Sharks range in size from the small dwarf lanternshark (Etmopterus perryi), a deep sea species that is only 17 centimetres (6.7in) in length, to the whale shark (Rhincodon typus), the largest fish in the world, which reaches approximately 12 metres (40ft) in length. They are found in all seas and are common to depths up to 2,000 metres (6,600ft). They generally do not live in freshwater, although there are a few known exceptions, such as the bull shark and the river shark, which can be found in both seawater and freshwater. Sharks have a covering of dermal denticles that protects their skin from damage and parasites in addition to improving their fluid dynamics. They have numerous sets of replaceable teeth.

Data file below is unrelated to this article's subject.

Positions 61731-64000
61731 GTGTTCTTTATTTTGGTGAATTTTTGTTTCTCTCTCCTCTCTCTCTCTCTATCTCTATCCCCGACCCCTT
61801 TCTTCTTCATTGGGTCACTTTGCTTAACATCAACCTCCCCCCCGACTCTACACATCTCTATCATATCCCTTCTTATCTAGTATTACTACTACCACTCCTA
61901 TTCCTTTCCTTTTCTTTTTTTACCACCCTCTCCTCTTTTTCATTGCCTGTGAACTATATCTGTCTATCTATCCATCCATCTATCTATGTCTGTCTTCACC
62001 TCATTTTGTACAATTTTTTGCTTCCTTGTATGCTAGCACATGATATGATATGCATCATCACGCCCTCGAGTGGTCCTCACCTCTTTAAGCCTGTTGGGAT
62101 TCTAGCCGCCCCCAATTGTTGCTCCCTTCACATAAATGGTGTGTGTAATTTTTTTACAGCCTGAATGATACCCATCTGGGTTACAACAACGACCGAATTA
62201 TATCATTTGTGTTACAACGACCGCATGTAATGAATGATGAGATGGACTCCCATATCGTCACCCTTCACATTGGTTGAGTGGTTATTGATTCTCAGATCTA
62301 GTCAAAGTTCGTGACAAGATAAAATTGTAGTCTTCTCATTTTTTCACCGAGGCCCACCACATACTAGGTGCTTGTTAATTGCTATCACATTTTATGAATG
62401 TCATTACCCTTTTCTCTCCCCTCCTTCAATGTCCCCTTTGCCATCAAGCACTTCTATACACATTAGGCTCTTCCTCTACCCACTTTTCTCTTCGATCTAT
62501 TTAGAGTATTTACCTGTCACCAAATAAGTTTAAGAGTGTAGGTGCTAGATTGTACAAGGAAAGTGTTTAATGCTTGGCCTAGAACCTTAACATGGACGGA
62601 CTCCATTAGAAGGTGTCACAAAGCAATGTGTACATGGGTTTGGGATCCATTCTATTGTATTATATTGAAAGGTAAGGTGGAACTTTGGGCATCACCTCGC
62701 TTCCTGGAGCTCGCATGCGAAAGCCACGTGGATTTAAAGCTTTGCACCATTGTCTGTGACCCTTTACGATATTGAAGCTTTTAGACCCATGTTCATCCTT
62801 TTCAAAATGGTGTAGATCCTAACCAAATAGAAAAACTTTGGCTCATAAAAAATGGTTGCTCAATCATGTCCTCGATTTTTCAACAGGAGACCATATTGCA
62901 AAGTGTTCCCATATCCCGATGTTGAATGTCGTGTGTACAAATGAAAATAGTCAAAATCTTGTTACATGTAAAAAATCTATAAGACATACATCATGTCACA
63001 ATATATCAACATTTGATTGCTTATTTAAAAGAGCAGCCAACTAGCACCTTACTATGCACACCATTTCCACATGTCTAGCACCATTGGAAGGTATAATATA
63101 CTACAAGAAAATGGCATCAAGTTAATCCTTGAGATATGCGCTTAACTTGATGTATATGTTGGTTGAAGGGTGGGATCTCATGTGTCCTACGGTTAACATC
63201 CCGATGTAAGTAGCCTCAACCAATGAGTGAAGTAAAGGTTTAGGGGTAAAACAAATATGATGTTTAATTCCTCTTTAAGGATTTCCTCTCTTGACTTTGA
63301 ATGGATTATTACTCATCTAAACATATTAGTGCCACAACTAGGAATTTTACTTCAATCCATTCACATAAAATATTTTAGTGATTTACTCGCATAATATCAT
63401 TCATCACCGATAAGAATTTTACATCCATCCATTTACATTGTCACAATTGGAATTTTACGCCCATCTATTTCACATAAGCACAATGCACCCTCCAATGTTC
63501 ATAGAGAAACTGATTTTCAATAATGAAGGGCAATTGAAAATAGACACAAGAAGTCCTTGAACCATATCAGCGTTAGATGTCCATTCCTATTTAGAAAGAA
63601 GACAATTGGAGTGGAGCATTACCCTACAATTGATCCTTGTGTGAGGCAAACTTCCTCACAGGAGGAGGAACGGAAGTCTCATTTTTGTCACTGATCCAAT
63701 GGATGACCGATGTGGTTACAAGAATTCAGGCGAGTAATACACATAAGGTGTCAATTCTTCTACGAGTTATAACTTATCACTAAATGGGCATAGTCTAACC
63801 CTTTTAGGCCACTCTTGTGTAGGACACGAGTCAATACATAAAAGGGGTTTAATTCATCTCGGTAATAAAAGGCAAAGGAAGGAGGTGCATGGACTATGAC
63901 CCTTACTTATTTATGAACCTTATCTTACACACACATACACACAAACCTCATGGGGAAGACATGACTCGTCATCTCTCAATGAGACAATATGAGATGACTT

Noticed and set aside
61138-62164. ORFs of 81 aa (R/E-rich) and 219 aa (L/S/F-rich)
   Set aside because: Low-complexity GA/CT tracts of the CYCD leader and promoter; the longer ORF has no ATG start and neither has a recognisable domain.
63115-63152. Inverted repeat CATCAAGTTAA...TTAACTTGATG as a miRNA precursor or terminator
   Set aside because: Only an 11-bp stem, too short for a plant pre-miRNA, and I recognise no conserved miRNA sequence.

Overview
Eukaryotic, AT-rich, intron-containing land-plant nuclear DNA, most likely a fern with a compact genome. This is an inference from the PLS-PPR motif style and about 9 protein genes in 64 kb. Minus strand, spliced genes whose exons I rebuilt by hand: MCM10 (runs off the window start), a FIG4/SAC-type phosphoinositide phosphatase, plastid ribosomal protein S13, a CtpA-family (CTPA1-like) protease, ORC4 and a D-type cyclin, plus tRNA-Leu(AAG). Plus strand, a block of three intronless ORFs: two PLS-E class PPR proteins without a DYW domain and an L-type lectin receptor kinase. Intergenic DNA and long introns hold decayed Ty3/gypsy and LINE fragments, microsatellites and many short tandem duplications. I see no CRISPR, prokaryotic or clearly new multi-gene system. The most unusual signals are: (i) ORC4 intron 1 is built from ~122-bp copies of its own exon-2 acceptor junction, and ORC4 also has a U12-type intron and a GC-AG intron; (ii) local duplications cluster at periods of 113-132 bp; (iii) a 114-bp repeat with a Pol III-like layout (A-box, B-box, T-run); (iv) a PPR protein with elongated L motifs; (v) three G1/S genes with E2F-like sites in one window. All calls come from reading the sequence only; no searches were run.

The finetooth shark, Carcharhinus isodon, is a species of requiem shark, family Carcharhinidae, found in the western Atlantic Ocean from North Carolina to Brazil. It forms large schools in shallow, coastal waters and migrates seasonally following warm water. A relatively small, slender-bodied shark, the finetooth shark can be identified by its needle-like teeth, dark blue-gray dorsal coloration, and long gill slits. It attains a maximum length of 1.9 m (6.2 ft). The diet of this species consists primarily of small bony fishes, in particular menhaden. Like other members of its family, it is viviparous in reproduction; every other year, females give birth to 2–6 pups in estuarine nursery areas. The finetooth shark is important to the gillnet shark fishery operating off the southeastern United States; the meat is sold for human consumption. Its population has not yet been depleted, but the US National Marine Fisheries Service (NMFS) has determined that fishing is occurring at unsustainable levels.